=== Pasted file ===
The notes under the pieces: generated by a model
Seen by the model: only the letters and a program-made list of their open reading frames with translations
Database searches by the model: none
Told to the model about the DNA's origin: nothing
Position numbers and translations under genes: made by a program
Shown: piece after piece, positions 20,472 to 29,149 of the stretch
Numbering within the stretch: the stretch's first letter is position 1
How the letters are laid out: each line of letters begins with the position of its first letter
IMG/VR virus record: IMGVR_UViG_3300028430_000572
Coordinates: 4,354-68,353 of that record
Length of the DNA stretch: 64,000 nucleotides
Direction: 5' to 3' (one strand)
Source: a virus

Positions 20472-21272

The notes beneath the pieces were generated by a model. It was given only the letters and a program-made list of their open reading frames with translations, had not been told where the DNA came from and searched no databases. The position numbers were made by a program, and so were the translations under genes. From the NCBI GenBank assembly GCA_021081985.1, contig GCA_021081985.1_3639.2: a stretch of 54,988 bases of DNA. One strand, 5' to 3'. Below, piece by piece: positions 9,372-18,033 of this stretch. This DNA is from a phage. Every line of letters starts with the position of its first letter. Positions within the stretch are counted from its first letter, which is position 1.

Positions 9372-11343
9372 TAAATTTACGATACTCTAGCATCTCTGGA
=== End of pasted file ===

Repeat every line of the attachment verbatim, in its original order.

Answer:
The notes under the pieces: generated by a model
Seen by the model: only the letters and a program-made list of their open reading frames with translations
Database searches by the model: none
Told to the model about the DNA's origin: nothing
Position numbers and translations under genes: made by a program
Shown: piece after piece, positions 20,472 to 29,149 of the stretch
Numbering within the stretch: the stretch's first letter is position 1
How the letters are laid out: each line of letters begins with the position of its first letter
IMG/VR virus record: IMGVR_UViG_3300028430_000572
Coordinates: 4,354-68,353 of that record
Length of the DNA stretch: 64,000 nucleotides
Direction: 5' to 3' (one strand)
Source: a virus

Positions 20472-21272

The notes beneath the pieces were generated by a model. It was given only the letters and a program-made list of their open reading frames with translations, had not been told where the DNA came from and searched no databases. The position numbers were made by a program, and so were the translations under genes. From the NCBI GenBank assembly GCA_021081985.1, contig GCA_021081985.1_3639.2: a stretch of 54,988 bases of DNA. One strand, 5' to 3'. Below, piece by piece: positions 9,372-18,033 of this stretch. This DNA is from a phage. Every line of letters starts with the position of its first letter. Positions within the stretch are counted from its first letter, which is position 1.

Positions 9372-11343
9372 TAAATTTACGATACTCTAGCATCTCTGGA